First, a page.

The description of the material to be cataloged must follow the second or third level of description as found in Rule 1.0D2 in AACR2. Although many libraries have previously used abbreviated cataloging similar to the first level of description, the first level of description does not provide for elements that are considered important by many libraries and, therefore, are required by the Guidelines. These elements include statements of responsibility (including subsequent statements of responsibility such as “illustrated by ...”), dimensions, and series information. Elements that require clarification or for which specific treatment is suggested are discussed more fully in the following sections.
The GMD, or general material designation (Rule 1.1C) (subfield h of MARC field 245) is optional in AACR2 and selectively supplied in LCRI, but is strongly recommended in these Guidelines for all formats of materials in List 2 (other than the rarely used GMD “text”). The GMD should appear in square brackets immediately following the title proper, because its purpose is to identify the broad class of material to which an item belongs and to distinguish between different forms of the same work at an early stage in the description. It precedes any other title information, such as a subtitle. Use of the GMD text is optional. Most agencies do not use it for books, because library users normally assume that the record describes a book.
AACR2 provides for many optional elements. The note area of the catalog record has probably the widest range of options. Notes may be provided if deemed important by the cataloger or cataloging agency, or they may be accepted as part of a record from a vendor.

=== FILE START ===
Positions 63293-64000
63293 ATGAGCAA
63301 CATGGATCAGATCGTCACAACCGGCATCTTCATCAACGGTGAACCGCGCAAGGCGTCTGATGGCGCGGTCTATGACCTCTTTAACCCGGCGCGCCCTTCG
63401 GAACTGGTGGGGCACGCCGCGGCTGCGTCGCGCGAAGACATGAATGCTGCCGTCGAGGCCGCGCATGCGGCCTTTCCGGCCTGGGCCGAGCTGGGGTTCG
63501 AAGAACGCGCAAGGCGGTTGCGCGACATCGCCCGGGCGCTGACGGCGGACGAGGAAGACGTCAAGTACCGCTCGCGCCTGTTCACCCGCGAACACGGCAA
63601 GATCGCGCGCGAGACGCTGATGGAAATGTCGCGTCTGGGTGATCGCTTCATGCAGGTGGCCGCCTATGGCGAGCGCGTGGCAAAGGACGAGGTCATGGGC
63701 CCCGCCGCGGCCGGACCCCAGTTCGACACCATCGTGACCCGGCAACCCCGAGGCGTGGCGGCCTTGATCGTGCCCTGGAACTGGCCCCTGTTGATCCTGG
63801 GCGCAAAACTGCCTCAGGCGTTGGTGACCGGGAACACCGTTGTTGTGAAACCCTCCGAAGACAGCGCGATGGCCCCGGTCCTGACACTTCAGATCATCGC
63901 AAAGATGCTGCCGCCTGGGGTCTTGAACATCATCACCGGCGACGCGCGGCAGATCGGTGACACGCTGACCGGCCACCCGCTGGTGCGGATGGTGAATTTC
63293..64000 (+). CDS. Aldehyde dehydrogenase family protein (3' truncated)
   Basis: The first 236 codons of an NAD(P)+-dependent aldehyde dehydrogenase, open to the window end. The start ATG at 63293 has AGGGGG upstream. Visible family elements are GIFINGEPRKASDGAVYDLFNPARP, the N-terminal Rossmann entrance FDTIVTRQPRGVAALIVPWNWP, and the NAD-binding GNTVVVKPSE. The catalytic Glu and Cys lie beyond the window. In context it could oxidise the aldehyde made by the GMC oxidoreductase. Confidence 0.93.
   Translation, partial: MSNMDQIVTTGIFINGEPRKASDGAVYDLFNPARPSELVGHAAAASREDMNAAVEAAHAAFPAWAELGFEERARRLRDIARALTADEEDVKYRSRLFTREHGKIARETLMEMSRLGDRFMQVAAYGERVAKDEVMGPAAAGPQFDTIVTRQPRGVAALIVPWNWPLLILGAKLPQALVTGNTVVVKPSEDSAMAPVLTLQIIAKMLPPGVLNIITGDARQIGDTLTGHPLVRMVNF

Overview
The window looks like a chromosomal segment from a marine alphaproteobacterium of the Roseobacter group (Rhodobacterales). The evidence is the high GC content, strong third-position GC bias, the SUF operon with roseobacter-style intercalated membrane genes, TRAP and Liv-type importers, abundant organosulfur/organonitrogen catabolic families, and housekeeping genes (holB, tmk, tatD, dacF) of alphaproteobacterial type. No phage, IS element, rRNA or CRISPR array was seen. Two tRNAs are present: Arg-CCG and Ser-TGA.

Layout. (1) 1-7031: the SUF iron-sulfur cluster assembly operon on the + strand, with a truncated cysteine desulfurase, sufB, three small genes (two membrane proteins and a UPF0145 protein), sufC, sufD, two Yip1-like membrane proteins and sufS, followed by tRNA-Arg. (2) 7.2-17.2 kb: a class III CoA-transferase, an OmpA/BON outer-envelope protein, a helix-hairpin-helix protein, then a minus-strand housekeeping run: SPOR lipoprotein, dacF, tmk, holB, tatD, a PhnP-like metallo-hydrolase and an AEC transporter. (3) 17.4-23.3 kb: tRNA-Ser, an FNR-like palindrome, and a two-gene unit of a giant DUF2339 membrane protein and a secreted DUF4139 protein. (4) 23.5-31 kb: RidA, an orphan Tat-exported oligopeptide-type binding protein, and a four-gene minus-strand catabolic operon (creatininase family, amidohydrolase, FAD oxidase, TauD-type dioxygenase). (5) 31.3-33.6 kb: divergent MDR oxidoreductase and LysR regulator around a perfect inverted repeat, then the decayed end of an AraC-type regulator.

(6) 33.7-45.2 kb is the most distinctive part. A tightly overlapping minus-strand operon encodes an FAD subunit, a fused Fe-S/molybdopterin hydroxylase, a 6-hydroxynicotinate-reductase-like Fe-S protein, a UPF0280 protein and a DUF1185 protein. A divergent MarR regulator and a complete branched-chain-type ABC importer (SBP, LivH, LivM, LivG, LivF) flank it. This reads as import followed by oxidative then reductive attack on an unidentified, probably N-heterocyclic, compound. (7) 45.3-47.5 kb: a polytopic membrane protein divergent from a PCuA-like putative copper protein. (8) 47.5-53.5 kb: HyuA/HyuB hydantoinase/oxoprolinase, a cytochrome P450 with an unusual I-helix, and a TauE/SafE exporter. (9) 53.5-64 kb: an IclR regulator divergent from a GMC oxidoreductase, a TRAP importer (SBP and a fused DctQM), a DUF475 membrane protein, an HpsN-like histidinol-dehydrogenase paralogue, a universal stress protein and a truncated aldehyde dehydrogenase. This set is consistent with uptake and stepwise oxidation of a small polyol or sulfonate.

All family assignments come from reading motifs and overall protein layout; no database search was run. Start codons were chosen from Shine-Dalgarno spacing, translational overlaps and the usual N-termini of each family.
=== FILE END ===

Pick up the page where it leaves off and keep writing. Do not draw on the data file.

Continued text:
A note that is strongly encouraged by these Guidelines is the summary note (MARC field 520), which is part of most Annotated Card program records. It consists of an objective statement of the most important elements of the plot, theme, or topic of the work. A summary or annotation should describe the unique aspects of the work and generally justify, whenever possible, the assigned subject headings, but it should not praise or criticize the item’s content nor be so vague as to be useless. Words in the summary should be chosen to facilitate keyword searching in online catalogs, using synonyms for words found in the title and subject headings, for example. Users of nonbook items are especially dependent on summary notes because of the greater difficulty of browsing such materials. However, a summary note is not required if a contents note (MARC field 505) that is descriptive of the nature and the scope of the work is used. A contents note is used to record the titles of individual selections contained in an item such as a book, sound recording, or videorecording. AACR2 specifies the order in which notes are to be given. If both the summary note (MARC 520) and the contents note (MARC 505) are present, the contents note will often be the last note in the record.